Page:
Broiler PanLarge metal rectangular pan with a rack that rests across the pan rim. Food, usually meat, is placed on the rack and cooked under an oven's broiler element. Pan is filled with water to catch grease and other drippings.
Cookie SheetLarge flat metal pan, sometimes insulated. Similar to a sheet pan but shallower, often with only a flared rim. Designed for baking cookies.
Cupcake or Muffin PanMetal pan with several cups built-in. Used for baking cupcakes or muffins; usually 6 to 12 cups per pan. Also called a muffin tin.
Gratin Dish or PanShallow oval-shaped ceramic dish or metal pan used specifically for making gratins.
Loaf PanDeep, narrow rectangular pan with straight or slightly angles sides. Used for baking breads. May have a slide-on lid for making square loafs.
Pie Dish or PanOften called a pie plate. Round metal pan or ceramic or glass dish with flared sides for making sweet or savory pies. Usually 9 inches (23 cm) in diameter and less than 1½ inches (4 cm) thick. Deep dish plates are 2 inches (5 cm) or deeper.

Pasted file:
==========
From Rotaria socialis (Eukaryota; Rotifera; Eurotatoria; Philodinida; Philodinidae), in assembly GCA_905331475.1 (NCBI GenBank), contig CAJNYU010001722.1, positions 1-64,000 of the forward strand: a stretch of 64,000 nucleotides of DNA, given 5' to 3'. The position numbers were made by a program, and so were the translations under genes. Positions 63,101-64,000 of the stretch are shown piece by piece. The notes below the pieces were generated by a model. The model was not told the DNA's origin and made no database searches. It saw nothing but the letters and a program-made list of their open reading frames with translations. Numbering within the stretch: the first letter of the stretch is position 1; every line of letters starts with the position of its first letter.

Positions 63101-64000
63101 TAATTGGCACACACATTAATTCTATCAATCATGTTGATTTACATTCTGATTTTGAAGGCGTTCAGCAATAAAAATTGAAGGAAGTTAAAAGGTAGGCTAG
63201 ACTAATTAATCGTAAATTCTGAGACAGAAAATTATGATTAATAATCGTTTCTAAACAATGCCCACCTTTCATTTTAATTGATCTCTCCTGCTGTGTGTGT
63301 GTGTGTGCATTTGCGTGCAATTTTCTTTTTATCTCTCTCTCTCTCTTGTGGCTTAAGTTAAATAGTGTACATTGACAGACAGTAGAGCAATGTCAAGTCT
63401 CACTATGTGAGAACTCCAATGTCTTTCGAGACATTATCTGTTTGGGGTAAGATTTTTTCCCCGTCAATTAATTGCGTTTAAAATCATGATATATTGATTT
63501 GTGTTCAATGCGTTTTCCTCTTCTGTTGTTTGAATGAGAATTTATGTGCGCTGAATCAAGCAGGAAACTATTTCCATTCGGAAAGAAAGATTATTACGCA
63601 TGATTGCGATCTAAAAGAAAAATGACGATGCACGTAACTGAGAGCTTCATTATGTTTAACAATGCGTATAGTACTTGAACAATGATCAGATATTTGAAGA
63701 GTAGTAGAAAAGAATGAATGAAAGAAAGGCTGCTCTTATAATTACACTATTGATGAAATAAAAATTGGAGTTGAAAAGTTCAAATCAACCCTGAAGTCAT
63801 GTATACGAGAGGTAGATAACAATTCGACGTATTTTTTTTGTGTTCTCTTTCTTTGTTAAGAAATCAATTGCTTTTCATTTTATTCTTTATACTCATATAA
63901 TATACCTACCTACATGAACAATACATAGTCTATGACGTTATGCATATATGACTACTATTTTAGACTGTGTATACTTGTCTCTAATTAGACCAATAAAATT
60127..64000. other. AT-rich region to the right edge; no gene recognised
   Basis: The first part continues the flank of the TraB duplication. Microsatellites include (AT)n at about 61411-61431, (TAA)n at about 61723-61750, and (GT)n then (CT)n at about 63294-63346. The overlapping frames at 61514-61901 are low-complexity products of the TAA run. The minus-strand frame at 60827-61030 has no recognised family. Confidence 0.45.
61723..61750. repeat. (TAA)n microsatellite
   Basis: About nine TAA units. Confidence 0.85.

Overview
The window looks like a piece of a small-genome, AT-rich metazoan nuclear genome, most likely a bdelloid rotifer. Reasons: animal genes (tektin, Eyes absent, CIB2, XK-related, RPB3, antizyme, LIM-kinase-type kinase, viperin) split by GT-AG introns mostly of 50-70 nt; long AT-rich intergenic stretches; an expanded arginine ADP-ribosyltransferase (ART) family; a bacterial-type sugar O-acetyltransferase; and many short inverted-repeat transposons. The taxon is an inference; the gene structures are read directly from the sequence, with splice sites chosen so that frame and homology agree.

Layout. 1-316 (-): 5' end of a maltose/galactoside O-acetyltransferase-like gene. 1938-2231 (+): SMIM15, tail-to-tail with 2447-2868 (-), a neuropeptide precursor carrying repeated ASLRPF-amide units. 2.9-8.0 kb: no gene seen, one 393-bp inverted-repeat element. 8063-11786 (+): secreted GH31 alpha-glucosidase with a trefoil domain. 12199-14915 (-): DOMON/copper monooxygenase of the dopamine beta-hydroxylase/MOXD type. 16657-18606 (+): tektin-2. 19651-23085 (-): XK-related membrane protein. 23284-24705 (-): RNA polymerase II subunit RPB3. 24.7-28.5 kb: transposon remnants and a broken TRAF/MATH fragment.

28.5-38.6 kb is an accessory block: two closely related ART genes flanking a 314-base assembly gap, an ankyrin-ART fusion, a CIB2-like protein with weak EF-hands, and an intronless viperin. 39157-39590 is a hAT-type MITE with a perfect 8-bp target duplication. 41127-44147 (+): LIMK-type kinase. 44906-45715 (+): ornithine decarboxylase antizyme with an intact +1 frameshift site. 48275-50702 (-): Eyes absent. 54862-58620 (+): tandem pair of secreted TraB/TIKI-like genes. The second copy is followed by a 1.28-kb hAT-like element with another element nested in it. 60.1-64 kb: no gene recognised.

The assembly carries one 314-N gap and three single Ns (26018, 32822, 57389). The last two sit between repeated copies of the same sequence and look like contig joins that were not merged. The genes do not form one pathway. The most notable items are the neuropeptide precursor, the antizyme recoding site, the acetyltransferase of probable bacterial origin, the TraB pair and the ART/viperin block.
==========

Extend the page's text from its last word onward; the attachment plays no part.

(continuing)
Ramekin/Souffle DishRound, deep ceramic or porcelain dish of varying sizes used for baking custard and soufflé.
Roasting PanLarge, heavy rectangular pan with side handles. Deeper and sturdier than a bake pan. Used to roast meat or poultry. May have a removable rack for lifting out large roasts.
Sheet PanShallow rectangular pan, about 1 inch (2.5 cm) deep. Sometimes called a jelly roll pan. Used for baking cakes and cookies. Very versatile for heating various foods. Most common sizes: full-pan is 18 × 26 inches (46 × 66cm); half-pan is 18 × 13 (46 × 33cm); quarter-pan is 13 × 9 (33 × 23cm).
Springform PanA round cake pan of various diameters with a removable bottom. Side wall is a collar that wraps around the base and is held in place by spring clip. Commonly used for cheesecake.
Tart Dish or PanShallow, round ceramic dishes or metal pan, often with scalloped edges, used to make tarts and quiches. Shorter than a pie plate. Metal pans may have false bottoms for easy removal.
Tube PanDeep, round pan with fluted sides and tube in the middle. Often has false bottom for easy release. Rounded versions with decorative indentations and curvatures is called a Bundt pan. Used for making angel food, coffee and Bundt cakes.